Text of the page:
Dutch police, fearing copycat "Joker" attacks against small children similar to the January 23 slaughter in Belgium, arrested three teenagers suspected of threatening primary schools in the town of Weesp. They feared another 'Dendermonde attack'.
In the attacks in the Flemish town of Dendermonde in Belgium on January 23, self-confessed mass murderer Kim de Gelder, 20, his face painted like the Joker in the movie Batman and wearing a bullet-proof vest, had stabbed to death two baby boys and their carer and stabbed another ten babies and an adult in an terrifying slaughter conducted at a child-care centre.
see our previous report here
Several days ago, police in the town of the Dutch town of Weesp, south-east of Amsterdam, received a series of worrying reports which taken together, immediately raised the alarm: phone calls were placed to the police and to a local primary school with very specific threats, a threatening letter was received by a local school, and a masked man was seen hanging around outside a primary school.
Taken together, the Dutch Justice Ministry and other authorities decided that these school communities were clearly at risk and they took no chances, alerting the Weesp municipality at once.Its mayor sent a warning letter to all the parents and the schools, warning them that 'a specific threat' existed and that they had to be alert.
see in Dutch:
On Tuesday-night February 10, a Dutch police TV programme broadcast pictures of three boys making phone calls from the Weesp railway station at around the same time when the local police had also received a very specific telephone threat from a youth. They would not reveal the contents of this threat as yet, since they are still investigating.
The public was asked to help trace these boys, and the police switchboard was flooded with tip-offs. Two of the boys turned themselves in, arriving at the police station with their parents. A third boy was arrested early on Wednesday-morning.They are aged 13 and 14 years. The police has not yet raised its security net over the town of Weesp, but parents all said they were feeling a lot more secure than on Monday. seeMasked man at a school:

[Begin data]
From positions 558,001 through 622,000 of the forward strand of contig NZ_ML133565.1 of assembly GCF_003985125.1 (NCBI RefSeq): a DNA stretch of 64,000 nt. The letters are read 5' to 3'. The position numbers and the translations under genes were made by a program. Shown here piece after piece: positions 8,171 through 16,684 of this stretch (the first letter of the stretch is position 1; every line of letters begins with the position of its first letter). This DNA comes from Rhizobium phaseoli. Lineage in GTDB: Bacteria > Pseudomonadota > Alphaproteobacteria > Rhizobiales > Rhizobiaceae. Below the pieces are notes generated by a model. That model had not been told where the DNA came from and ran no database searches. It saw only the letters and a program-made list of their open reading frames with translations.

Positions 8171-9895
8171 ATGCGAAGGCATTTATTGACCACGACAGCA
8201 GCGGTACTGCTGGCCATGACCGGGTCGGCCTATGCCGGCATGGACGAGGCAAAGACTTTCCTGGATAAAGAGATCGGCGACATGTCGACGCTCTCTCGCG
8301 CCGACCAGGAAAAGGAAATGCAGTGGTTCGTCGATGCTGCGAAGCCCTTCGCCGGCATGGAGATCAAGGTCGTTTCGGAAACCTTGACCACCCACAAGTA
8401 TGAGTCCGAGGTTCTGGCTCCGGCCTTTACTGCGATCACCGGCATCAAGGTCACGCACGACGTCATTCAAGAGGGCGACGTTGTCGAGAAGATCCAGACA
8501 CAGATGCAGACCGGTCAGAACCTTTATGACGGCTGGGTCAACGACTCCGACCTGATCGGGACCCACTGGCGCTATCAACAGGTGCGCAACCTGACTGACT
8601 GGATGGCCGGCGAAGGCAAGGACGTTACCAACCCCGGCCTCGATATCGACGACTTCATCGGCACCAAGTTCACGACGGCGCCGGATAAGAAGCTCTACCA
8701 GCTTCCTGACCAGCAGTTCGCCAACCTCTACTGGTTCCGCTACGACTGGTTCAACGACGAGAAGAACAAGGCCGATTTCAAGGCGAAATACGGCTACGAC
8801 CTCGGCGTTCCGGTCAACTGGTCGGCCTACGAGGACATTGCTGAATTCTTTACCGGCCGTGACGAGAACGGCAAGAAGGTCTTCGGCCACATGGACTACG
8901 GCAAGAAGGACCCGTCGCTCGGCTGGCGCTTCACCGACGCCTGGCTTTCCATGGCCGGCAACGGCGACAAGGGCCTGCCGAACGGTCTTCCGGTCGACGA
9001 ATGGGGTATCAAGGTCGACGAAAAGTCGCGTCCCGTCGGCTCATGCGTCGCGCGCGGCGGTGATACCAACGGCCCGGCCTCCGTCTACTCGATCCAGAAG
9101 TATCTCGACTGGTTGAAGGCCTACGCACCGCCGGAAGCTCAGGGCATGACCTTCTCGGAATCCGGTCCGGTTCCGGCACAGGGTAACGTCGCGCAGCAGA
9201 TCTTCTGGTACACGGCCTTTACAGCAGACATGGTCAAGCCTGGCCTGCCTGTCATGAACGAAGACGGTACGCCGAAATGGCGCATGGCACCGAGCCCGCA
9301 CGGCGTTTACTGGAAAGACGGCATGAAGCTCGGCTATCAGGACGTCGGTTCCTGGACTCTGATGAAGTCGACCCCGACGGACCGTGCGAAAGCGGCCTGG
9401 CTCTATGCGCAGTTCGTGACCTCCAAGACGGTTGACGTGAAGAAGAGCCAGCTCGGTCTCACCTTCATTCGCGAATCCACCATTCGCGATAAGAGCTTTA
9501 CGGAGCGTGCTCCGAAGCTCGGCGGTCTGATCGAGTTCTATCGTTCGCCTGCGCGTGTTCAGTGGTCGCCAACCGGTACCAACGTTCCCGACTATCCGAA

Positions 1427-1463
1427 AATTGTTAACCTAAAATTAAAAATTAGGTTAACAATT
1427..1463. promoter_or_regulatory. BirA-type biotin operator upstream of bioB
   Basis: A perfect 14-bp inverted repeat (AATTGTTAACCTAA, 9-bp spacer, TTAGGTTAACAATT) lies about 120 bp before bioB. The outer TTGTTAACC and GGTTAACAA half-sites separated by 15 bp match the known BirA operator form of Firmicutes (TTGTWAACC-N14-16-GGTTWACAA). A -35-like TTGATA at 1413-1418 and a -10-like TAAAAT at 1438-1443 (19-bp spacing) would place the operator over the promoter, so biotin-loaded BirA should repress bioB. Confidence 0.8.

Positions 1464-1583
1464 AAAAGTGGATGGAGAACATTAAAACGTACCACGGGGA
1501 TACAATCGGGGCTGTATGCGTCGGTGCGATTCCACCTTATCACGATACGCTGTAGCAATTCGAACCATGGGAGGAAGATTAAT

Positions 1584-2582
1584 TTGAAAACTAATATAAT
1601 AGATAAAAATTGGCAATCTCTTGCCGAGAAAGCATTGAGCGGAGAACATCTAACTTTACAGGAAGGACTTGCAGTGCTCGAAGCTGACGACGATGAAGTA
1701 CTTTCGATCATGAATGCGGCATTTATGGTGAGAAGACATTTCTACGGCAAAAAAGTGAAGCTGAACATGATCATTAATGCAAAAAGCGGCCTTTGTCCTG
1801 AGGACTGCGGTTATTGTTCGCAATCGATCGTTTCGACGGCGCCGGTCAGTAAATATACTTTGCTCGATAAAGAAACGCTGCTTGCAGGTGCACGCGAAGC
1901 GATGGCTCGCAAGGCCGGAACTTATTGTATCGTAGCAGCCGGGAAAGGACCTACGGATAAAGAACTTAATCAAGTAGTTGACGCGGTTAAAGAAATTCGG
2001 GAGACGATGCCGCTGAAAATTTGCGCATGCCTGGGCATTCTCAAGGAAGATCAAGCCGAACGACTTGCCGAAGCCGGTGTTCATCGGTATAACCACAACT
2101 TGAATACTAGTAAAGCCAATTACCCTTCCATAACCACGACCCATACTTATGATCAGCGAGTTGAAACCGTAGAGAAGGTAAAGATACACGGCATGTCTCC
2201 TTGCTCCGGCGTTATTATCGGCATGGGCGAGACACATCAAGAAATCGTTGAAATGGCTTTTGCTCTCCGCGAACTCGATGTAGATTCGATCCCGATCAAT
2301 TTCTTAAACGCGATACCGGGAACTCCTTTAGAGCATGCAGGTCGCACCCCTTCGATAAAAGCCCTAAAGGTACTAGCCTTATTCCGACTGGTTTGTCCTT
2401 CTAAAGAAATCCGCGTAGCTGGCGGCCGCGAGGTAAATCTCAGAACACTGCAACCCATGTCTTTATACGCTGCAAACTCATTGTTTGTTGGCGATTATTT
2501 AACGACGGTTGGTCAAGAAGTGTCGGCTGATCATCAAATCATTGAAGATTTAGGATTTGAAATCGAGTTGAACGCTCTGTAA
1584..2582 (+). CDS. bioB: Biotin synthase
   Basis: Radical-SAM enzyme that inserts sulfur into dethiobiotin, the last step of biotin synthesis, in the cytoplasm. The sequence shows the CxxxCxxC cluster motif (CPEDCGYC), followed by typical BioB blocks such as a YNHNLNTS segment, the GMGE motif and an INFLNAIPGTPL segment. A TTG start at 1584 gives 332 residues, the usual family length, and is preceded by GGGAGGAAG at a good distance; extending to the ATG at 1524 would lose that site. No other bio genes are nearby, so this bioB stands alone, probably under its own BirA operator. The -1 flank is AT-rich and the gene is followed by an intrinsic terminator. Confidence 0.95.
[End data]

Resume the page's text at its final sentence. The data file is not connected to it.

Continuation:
The teens, aged from 16 to 20, are being investigated for allegedly terrorising parents, staff and children at schools in Weesp. Police said they can't reveal what kind of threats were issued as yet -- but they did confirm that they had also received alerts about a 'masked man' at a school.
The local authorities took these threats very seriously and launched an immediate search in the area. Police guard units also were posted around all the schools, and the schools and the parents were informed by the municipality by letter that a serious threat existed - and that police had posted watches at all the schools and creches in the area.
Weesp police said they decided to publish pictures of youths who were suspected of placing threatening phone calls and asked the community to help them in their investigation. The response has been 'overwhelming', they said.
They also said that at this stage, it wasn't as yet established whether these teenaged boys were just having a sick prank, or whether their threats were more serious than that. "However we continue to investigate this matter until we know the exact facts'.
Police said the schools in Weesp will remain open. seeYouth site in support of mass murderer
Meanwhile there's a growing youth culture developing in support of the mass baby-murderer Kim de Gelder. Belgian authorities are watching this development very closely, as two French-language support sites were started this month alone on Facebook in support of de Gelder.
The administrator of the first group "Le beau massacre à Termonde", was writing under the name of "Total-killer Almortex". After complaints, the Facebook webmanager removed the site within just hours.
A good baby is a dead baby...
However a second site, also in French, called 'a good baby is a dead baby', was still operating on Facebook today and now has ten members, it is reported in the Belgian news media.
The Belgian Federal Police said that its Computer Crime Unit, which does maintain contacts with Facebook, are not allowed to ask them to remove such offensive sites themselves. An investigating magistrate first has to be appointed to investigate such a site - and only then can it be removed legally under current laws.